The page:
Outreach Services Librarian
Arapahoe Library District, Centennial, CO
MLIS, University of Denver, 2008
Photo by Jim Larimer
When mobile services librarian Richard Lyda started work at Arapahoe Library District in 2008, the bookmobile had just died. This pushed him into the fast lane. He used data and stories about bookmobile patrons to convince the library board to purchase a replacement. “Convincing the stakeholders that there is a need was a challenge,” Lyda says. “It can be easy to overlook populations that might not come into the library or know of the library.”
Ultimately, Lyda redefined the library’s method of identifying critical need, the main factor he used to select stop locations. He evaluated population density, geographic and economic conditions, and barriers to library service.
Before purchasing a new vehicle, Lyda drove a 22′ Dodge Sprinter van crammed with five carts of books, DVDs, and CDs to the bookmobile stops. He and another library worker rolled the carts into senior centers or gathering spots outside of apartment complexes to serve patrons in both English and Spanish (21.9 percent of county residents speak a language other than English—mostly Spanish).
Lyda’s story times outside of high-density, low-income apartments drew all ages, says Donna Walker, his former supervisor (now at Jefferson County Public Library, CO). “As he started reading, more people streamed across the parking lot: moms with babies, middle school kids, teens, all to sit and share a story with Richard,” Walker says. “He made it participatory and fun. Everyone called out in response to his questions about what might happen next. It was a magical moment.”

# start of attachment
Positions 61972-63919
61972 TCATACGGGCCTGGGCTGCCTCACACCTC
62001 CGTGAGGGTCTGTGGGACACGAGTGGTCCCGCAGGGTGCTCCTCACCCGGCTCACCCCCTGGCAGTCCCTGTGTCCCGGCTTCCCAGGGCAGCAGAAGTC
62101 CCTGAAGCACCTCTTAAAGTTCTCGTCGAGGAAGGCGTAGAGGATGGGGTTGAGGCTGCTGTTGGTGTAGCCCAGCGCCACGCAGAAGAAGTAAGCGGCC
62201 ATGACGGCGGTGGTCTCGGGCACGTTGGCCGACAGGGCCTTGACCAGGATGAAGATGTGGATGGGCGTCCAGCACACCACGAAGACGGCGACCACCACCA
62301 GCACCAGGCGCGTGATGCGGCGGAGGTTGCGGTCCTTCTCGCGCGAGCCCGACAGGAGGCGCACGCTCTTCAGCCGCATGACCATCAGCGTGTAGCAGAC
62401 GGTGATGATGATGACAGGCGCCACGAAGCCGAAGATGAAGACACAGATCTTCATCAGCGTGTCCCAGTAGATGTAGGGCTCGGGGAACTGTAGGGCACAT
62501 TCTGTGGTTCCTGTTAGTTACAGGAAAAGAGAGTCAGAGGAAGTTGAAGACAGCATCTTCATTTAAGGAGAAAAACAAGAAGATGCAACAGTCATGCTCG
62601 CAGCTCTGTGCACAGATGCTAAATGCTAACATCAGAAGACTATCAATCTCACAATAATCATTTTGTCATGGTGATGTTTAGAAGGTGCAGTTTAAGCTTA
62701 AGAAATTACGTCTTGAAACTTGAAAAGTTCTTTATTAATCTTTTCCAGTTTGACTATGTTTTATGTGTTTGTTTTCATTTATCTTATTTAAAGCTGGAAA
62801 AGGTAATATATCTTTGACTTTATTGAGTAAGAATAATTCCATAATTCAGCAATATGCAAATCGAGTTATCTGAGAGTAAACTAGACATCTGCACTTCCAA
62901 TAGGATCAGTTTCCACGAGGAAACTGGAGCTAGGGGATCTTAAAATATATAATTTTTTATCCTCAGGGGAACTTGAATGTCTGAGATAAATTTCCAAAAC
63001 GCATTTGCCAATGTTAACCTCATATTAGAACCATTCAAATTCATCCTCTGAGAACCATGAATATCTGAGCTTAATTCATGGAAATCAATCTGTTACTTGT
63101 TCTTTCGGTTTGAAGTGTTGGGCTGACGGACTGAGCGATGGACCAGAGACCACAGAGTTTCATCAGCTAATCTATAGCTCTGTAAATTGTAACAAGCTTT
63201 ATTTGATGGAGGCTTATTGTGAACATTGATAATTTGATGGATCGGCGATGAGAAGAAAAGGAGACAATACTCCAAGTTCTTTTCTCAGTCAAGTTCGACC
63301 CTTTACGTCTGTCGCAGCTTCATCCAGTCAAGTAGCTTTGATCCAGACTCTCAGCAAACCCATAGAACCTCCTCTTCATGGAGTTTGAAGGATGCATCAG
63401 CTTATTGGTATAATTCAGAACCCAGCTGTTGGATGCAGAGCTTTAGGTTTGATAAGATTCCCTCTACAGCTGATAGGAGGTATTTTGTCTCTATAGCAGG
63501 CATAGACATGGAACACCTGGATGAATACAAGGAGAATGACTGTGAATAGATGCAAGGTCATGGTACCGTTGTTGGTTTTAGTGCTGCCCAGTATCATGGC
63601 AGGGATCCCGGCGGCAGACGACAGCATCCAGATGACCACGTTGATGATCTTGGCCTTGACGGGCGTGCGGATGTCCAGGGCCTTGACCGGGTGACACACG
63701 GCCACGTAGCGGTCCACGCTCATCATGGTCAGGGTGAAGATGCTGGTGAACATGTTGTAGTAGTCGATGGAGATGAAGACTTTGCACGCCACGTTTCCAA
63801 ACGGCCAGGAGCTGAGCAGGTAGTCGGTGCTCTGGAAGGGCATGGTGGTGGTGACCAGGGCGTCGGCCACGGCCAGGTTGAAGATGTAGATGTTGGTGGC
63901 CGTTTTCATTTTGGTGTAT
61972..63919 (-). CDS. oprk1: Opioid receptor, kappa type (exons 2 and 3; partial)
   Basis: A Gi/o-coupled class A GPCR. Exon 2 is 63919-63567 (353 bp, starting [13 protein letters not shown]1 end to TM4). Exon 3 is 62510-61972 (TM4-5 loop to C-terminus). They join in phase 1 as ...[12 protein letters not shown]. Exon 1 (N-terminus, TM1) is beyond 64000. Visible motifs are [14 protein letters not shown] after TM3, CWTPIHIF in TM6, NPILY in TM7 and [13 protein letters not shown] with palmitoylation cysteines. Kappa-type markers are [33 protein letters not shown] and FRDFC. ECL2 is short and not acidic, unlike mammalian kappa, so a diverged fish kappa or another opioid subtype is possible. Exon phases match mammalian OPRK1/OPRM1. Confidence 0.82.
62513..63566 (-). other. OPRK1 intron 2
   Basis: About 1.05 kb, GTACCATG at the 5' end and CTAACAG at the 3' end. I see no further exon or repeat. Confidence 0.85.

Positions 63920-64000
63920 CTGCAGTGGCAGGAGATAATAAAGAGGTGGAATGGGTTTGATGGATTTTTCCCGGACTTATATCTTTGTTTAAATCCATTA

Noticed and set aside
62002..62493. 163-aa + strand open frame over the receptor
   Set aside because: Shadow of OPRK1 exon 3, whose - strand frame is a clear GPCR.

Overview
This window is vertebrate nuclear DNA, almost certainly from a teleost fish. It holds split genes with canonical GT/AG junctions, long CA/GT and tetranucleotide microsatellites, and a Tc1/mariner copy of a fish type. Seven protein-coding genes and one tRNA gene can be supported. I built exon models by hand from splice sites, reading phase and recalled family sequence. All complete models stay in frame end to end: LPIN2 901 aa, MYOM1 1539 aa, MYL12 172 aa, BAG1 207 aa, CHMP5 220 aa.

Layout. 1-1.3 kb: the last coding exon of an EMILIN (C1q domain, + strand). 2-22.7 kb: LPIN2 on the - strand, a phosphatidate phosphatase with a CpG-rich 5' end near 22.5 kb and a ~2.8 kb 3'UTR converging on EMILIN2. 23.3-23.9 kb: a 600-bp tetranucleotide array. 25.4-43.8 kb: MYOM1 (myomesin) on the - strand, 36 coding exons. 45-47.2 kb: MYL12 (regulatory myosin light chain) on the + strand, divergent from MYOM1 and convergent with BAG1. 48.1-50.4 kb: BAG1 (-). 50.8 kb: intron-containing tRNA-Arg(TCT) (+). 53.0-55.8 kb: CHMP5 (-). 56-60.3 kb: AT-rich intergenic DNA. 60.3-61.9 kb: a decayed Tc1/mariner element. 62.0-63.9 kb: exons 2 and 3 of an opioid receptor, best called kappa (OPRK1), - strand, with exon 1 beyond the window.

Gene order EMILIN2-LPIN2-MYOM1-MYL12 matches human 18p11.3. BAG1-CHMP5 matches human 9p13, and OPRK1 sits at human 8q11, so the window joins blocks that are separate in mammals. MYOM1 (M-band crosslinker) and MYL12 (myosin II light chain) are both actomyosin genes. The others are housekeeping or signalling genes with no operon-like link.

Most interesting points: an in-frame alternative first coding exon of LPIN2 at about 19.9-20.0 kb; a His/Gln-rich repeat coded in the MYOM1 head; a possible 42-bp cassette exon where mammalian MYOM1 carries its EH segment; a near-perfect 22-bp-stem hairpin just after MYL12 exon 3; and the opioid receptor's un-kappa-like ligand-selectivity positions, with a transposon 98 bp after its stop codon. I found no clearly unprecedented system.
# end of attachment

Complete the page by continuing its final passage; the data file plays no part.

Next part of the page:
But winter service was spotty when snow and extreme cold interfered, Lyda says.
Still, Lyda’s drive to serve paid off. In 2010, the board spent $245,000 on a 34′-long bus that Lyda recommended after educating himself on air brakes and a chassis suitable for winter. Ultimately, the same library staff tripled the bookmobile’s open hours and doubled program attendance. “We ended up with the perfect vehicle going to all the right communities at all the right times,” Walker says.
Circulation rose dramatically, from 82,395 in 2008 to 176,496 in 2011. “[The bus has] been on the road for three years, and circulation keeps going up,” says Lyda, who sits on the Association of Bookmobile and Outreach Services Board of Directors.
Lyda is using both the new bookmobile and the van to close the digital divide with a mobile technology lab. His goal is to bring tablets, ereaders, laptops, and other devices to his bookmobile patrons. Arapahoe outreach coordinator Padma Polepeddi (a 2008 Mover & Shaker) says that Lyda “never lets library management forget that…equity of access must include populations that cannot go to four-walled, physical libraries.”